By Nathan Grayson on May 25th, 2013 at 11:00 am.
So Microsoft suggested it in an exceedingly casual, nonspecific manner, so shall it be. Xbox One’s infinitely more sensitive (it cries during movies and everything) Kinect is headed to PC as well, and it’ll come with a new SDK in tow. One caveat, though: Microsoft really isn’t expecting you to use it for gaming. Case in point: “Just as the new Kinect sensor will bring opportunities for revolutionizing gaming and entertainment, the new Kinect for Windows sensor will revolutionize computing experiences.” This one, then, will be targeted toward businesses and touch-free apps. Honestly, though, that’s not a huge change from Kinect’s first go-’round in our icy cool land of cybertronic future monoliths. What I’m worried about is the “next-gen” edition’s ability to be keenly aware of, well, everything. If the console version’s a useless heap of Orwellian scrap when not plugged into an Xbox, what’s to stop the PC one from pitching a fit unless it’s hooked up to a Windows 8 machine?
I’ve mailed Microsoft about the possibility, but they’ve yet to reply. In the meantime, it’s worth noting that – despite all the associated baggage, both confirmed and speculated – Kinect One/2.0/a-skiddly-diddly-doo offers some pretty nice goodies for all the trouble. Thanks to the power of photons and HD hypercolor sightomancy, it’s able to “recognize precise motions and details, such as slight wrist rotation, body position, and even the wrinkles in your clothes.” It’s also been reconfigured to function in spaces smaller than the average ballroom or indoor jousting arena, which is basically a godsend.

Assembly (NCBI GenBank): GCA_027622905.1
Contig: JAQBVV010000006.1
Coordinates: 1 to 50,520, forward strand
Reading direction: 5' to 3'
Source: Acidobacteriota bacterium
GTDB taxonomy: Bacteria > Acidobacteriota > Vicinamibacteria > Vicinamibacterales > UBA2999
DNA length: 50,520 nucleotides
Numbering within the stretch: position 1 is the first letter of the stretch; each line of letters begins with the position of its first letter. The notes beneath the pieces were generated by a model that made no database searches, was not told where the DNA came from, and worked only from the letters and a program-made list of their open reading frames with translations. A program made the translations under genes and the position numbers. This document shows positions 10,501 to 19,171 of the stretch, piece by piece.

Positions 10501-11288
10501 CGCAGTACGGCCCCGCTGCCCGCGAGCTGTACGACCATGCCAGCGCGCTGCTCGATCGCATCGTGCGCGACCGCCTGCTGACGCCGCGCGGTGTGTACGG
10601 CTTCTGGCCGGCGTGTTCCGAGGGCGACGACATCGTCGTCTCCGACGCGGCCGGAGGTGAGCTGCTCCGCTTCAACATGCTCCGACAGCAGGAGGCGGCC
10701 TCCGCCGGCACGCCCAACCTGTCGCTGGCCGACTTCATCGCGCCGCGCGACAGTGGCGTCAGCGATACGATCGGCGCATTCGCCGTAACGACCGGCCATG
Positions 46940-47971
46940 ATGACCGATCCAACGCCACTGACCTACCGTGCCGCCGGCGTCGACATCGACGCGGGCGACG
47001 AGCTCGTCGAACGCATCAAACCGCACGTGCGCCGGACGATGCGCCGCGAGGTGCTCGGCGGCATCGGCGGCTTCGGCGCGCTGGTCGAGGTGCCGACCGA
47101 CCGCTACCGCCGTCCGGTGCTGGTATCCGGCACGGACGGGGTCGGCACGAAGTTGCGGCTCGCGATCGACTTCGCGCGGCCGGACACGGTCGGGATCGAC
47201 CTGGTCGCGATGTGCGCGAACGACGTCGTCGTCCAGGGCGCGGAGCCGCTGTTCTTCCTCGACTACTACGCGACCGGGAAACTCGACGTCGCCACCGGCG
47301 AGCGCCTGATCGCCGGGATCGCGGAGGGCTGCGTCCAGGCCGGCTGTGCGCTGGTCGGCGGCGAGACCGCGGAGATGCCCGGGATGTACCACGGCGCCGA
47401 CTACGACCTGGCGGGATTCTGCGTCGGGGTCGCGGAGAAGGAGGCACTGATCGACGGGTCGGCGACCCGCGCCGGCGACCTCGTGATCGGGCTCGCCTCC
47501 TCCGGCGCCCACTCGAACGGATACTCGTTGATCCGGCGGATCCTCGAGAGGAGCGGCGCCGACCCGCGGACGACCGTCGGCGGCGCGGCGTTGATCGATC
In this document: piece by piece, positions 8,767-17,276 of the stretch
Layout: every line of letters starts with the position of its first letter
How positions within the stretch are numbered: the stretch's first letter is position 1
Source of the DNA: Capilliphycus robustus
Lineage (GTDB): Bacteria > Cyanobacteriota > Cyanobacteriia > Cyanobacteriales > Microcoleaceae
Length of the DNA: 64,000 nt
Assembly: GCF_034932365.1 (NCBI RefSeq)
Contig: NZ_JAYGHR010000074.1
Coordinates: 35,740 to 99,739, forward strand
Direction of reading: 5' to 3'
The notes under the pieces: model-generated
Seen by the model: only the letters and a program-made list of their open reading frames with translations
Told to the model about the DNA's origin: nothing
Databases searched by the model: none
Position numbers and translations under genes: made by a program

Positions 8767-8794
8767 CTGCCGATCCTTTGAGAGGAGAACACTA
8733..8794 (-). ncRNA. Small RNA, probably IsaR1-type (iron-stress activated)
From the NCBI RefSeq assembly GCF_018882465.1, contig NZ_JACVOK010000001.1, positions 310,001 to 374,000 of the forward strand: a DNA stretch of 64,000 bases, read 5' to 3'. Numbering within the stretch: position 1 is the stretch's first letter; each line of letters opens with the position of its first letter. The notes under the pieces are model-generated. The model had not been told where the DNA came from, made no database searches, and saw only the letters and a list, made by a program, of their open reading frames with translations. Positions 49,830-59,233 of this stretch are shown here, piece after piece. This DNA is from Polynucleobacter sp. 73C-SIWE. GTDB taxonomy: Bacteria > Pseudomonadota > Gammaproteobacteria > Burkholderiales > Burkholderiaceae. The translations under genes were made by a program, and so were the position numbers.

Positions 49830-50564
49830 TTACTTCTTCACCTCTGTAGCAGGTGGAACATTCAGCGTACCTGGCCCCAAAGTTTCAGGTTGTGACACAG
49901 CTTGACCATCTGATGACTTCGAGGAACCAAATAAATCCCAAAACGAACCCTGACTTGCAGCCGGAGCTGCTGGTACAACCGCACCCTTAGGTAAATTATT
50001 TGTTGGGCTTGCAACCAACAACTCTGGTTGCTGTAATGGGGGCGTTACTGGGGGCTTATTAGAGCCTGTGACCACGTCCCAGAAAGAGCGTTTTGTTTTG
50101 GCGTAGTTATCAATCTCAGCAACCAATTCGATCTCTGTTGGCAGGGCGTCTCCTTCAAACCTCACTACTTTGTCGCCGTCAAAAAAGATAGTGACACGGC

Improved skeletal tracking’s another biggie, and that allows the new Kinect to do things like differentiate between six people at once. Magic Microsoft ball, what should we use this feature for? Multi-person retail “experiences,” you say? Well, it’s not like cameras aren’t in every public space already anyway. The next generation of advergaming is right around the corner! Lastly, active infrared allows Kinect to see in just about any sort of lighting (or lack thereof), making it infinitely less finicky.
The new Kinect is coming to PC sometime next year. Hopefully hackers will see these new features as an expanded canvas for their madness and go wild. But if not? Well, at least you’ll be able to give the best Power Point presentation ever.